If you don’t want to land your dream job, pay attention. We have three tips to ensure you won’t be getting that next great opportunity and what could potentially be the best job ever:
- Exude Overconfidence – Give your prospective employer a good dose of you… only to the 100th power. Be sure you talk only about yourself; don’t ask questions that relate to the position and the company. Pepper the conversation with words like “guru,” “super-creative,” and more! You’ll have them escorting you to the parking lot in no time!
- Dress Like You’re Grooming Your Dog – To be disqualified from the pool of candidates, just roll out of bed, throw on the outfit that’s hanging on the treadmill next to your bed and – Voilà! You’re interview ready. Not dressing professionally and appropriately for the company’s culture is a must for anyone who’s not ready for a new career. (Psst…You may not even make it past the reception desk with this one!)
- Be Completely Unprepared – Resume? Portfolio? Bah, who needs them? If you want to completely botch your chances of a promising future, go ahead and fill in the blanks of your resume in pen. (Bonus points if you’re in the lobby right before your interview.) Be sure to exclude any relevant and competitive skills. To really seal the deal, leave out your portfolio pieces that showcase the exact skills they were looking for.
Of course, these are only a few things you can do to sabotage your chances of getting the next great gig. If you’re serious about real interview advice on landing your dream job, give CM Access a call – we’ll point you in the right direction!
A helpful reminder – proofreading shouldn’t be taken lightly, and can be the most important step in the creation of anything written. Just ask the University of Texas at Austin who has provided us with a perfect example of how not proofing their final commencement brochure has caused embarrassment for them and a good laugh for many.
It can happen to the best of us. When you’re trying to get the job and your resume or portfolio has a glaring typo or mistake, it can cost you – and not just your reputation, but your chance at landing that job.
So remember – don’t rely solely on your spell check to be the end-all be-all of your proofreading process. Take a few moments to thoroughly review your copy, and ask a friend to do so as well (a fresh set of eyes can make all the difference!)
It’s not a task everyone likes, but it’s necessary. Job seekers beware…If you haven’t spent some time and energy reviewing and updating your resume, ridding it of dreaded, tired phrases, you could be in for a not-so-pleasant surprise when a prospective employer shuffles your resume to the bottom of the stack, unimpressed by your “motivated’ nature.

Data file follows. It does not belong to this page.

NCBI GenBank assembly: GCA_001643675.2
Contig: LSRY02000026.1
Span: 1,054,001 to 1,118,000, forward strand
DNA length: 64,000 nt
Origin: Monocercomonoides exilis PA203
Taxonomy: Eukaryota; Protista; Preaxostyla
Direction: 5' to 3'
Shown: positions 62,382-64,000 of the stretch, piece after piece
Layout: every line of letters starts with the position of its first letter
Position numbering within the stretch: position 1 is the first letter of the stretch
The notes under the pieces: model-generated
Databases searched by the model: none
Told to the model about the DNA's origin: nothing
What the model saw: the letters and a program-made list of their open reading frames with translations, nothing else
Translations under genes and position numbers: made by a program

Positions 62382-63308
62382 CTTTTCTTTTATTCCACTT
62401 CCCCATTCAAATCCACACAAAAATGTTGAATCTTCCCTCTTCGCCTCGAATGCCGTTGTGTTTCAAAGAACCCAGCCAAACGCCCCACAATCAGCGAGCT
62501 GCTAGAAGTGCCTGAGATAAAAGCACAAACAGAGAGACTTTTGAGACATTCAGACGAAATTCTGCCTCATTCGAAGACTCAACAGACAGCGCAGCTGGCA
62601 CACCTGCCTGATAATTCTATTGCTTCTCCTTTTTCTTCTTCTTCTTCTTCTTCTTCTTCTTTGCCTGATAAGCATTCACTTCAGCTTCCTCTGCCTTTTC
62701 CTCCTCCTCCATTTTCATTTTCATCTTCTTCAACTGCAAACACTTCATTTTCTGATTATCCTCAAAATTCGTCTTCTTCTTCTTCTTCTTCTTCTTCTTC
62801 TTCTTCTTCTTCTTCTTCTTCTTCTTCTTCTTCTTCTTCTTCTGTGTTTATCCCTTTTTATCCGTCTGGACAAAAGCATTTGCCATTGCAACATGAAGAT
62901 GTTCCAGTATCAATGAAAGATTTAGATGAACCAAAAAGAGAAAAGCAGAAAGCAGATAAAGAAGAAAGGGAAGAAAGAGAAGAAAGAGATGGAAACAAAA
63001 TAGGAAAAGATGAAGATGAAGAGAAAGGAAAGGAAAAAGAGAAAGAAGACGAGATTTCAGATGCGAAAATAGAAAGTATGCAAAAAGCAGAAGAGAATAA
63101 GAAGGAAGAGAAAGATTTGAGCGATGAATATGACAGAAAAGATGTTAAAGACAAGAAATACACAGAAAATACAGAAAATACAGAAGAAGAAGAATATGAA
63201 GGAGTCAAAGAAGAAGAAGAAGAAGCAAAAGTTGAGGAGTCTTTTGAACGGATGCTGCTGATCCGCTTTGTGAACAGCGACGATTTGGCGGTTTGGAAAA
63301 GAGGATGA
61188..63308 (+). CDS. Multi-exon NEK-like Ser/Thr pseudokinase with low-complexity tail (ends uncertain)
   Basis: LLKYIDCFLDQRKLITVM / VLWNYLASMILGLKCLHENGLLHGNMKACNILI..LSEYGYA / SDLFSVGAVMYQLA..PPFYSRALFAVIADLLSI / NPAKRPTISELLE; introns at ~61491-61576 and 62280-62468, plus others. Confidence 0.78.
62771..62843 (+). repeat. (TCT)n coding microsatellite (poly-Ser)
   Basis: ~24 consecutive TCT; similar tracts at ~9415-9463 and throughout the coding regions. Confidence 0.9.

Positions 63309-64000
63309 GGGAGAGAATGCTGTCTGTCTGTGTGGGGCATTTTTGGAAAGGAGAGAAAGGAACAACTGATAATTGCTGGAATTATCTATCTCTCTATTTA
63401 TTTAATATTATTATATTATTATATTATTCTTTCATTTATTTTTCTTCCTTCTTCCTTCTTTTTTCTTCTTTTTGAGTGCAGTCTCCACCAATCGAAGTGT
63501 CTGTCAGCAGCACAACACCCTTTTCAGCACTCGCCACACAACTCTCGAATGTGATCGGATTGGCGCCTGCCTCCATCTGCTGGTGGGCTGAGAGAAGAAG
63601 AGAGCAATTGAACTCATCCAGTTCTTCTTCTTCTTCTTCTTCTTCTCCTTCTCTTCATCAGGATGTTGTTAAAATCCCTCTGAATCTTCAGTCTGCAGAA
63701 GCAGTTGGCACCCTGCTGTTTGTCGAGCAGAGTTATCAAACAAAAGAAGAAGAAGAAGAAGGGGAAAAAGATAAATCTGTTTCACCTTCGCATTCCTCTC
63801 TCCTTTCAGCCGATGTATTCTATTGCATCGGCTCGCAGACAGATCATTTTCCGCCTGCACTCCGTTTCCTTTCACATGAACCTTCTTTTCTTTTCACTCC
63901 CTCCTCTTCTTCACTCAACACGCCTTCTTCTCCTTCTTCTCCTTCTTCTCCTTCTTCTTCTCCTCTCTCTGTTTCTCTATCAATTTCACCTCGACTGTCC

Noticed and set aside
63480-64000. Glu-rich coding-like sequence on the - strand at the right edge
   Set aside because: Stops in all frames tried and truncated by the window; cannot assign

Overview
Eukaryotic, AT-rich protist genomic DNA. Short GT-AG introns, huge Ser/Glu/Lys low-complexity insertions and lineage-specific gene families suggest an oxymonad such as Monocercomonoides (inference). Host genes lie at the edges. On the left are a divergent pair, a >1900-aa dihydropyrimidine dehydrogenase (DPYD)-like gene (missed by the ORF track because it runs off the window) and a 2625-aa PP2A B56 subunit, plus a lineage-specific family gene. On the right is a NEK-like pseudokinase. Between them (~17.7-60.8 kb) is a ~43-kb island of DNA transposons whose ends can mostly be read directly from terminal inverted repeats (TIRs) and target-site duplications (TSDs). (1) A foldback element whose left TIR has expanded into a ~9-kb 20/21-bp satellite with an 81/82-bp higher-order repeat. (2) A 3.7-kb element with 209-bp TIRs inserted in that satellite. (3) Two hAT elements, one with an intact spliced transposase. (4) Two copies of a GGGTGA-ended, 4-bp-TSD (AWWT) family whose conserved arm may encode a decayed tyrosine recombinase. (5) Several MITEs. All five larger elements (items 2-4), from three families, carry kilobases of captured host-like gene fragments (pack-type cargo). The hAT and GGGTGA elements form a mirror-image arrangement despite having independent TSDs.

Do statements such as, “references available upon request” or words like “dynamic” or “problem solving” pop out on your resume? If so, those words pop for all the wrong reasons according to the 2011 Annual List of Overused Professional Buzzwords.
Your resume is your entrée into new job opportunities, and is typically the first impression you make on a hiring manager. So invest some “creative” thought and perhaps seek some advice from your CM Access Career Advocate. Keep an eye out against touting your use of “effective” skills, since it could work against you in your job search!
You’ve reviewed the resumes and portfolios, completed the phone screens, and now it’s time to start scheduling face-to-face meetings with the marketing, creative and interactive candidates you believe are qualified for the job.
So how do you conduct a successful interview? Just follow the tips below on what to do, but before that, take a look at this video clip (courtesy of Miranda) of what NOT to do. You’ll thank us… The Interview from Hell.
- Be prepared – Review the candidate’s resume once again and keep it in front of you.
- Manage the time – Have an agenda and schedule for each interview. Be sure to provide them to any team members participating in the process as well.
- Set the tone – After introducing yourself and thanking the candidate for coming in, be sure to explain the interview process and provide a brief overview of the company and the position.
- Actively listen – And take good notes.
- Observe – In addition to listening, observe the candidate’s body language and how they present themselves.
- Steer clear of inappropriate questions – Be sure you understand best hiring practices and avoid questions that are inappropriate or even illegal.
- Sell the position – Be sure to present the position, your company and what you have to offer in a positive light.
Stay Tuned for Tip #6
Miss Tip #4?